The fourlined plant bug, with a host range of over 250 species, is one of the most destructive sap-feeding insects. It injects a powerful digestive enzyme that destroys cells around feeding sites, producing almost instantaneous symptoms (Figure 1). Damaged areas shrink and collapse, producing necrotic areas (Figure 2) that may subsequently drop out, leaving small shot-holes. Feeding injury can cause distortion of expanding leaves.
Fourlined plant bugs pass winter as eggs in host plant tissue. Eggs hatch in early spring and the nymphs begin to feed. Damage is common on perennials (mint, composites, as well as shrubs, such as azalea, forsythia, viburnum, etc.) Feeding damage from their red and black nymphs (Figure 3) is intense during the 4-week developmental period because they do not travel far; their movement is limited to crawling on or between adjacent, touching plants.
The adult fourlined plant bug, which appears in early June, has a yellow-green body with a yellow-orange head. They have four parallel black lines (Figure 4). Winged adults live for several weeks and because they can move easily, their feeding damage is usually spread over many landscape plants. There is one generation each year.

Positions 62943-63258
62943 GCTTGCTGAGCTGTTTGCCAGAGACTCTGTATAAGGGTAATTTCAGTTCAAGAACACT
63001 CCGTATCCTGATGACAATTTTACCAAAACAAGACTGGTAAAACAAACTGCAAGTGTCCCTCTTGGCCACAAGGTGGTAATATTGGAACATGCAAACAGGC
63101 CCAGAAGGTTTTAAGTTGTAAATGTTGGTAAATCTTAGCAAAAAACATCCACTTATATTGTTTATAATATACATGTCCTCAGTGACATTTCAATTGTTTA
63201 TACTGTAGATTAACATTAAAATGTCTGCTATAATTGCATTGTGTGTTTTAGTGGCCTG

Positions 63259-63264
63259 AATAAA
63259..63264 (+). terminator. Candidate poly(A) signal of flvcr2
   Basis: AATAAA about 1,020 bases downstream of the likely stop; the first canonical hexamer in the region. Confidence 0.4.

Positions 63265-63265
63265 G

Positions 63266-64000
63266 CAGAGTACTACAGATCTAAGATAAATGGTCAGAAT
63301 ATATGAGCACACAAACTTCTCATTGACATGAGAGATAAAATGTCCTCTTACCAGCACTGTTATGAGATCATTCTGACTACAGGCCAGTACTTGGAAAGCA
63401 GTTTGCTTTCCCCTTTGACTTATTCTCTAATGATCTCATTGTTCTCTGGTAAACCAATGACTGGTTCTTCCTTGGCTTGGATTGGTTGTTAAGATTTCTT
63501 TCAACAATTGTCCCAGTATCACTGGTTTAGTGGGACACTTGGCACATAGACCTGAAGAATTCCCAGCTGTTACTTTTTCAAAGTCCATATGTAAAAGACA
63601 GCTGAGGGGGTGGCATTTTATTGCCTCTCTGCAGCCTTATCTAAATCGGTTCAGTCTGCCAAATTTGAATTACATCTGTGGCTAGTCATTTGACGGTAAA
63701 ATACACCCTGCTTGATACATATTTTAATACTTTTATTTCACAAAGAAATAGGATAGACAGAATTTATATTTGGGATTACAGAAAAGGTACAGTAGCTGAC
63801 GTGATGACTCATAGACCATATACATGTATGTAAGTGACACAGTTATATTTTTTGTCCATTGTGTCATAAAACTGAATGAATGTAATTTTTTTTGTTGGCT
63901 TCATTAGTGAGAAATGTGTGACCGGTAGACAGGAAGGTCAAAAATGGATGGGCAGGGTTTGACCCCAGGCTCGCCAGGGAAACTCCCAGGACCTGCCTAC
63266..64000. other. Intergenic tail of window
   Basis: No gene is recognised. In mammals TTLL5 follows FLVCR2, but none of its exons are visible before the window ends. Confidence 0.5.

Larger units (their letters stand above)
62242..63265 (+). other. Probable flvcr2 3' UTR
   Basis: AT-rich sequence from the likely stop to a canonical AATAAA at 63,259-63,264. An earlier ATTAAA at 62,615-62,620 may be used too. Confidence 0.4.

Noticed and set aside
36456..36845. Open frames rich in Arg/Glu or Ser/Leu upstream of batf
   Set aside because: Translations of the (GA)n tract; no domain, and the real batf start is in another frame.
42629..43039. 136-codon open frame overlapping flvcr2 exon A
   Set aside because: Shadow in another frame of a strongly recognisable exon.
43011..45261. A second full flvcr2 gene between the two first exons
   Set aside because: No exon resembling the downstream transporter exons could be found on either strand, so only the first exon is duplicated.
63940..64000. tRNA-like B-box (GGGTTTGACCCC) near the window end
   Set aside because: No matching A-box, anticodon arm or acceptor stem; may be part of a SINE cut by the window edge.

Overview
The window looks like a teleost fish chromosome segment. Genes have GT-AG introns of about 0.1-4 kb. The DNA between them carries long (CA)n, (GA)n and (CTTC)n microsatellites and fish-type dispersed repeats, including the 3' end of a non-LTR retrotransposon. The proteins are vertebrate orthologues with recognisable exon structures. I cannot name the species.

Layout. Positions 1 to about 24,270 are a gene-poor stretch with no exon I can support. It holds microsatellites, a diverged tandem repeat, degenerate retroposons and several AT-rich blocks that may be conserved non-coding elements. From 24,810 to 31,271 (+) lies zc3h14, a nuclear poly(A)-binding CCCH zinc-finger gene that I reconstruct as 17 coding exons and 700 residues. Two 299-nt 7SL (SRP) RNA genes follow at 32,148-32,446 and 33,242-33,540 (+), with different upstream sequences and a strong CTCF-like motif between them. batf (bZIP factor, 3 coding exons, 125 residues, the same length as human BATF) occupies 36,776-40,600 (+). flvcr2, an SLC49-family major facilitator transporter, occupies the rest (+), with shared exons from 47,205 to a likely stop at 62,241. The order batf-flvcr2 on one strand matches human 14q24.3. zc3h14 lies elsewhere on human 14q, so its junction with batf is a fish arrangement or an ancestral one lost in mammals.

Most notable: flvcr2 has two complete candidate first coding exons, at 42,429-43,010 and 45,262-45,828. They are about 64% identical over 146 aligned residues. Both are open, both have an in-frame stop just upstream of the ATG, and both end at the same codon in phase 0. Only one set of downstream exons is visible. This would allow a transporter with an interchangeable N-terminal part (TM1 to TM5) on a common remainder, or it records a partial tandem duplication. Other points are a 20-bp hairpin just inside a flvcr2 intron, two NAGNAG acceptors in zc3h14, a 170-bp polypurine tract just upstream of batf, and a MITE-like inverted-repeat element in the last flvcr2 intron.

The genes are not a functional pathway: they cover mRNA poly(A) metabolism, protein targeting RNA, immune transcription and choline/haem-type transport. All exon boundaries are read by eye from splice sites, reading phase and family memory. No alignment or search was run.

Insecticidal soap can provide acceptable control of immature stages but is less effective against the mobile adults because the insects must be hit with spray droplets to be killed. Physical protection of herbs and mint with a cheesecloth covering may be an acceptable alternative for small plantings.
By Lee Townsend, Extension Entomologist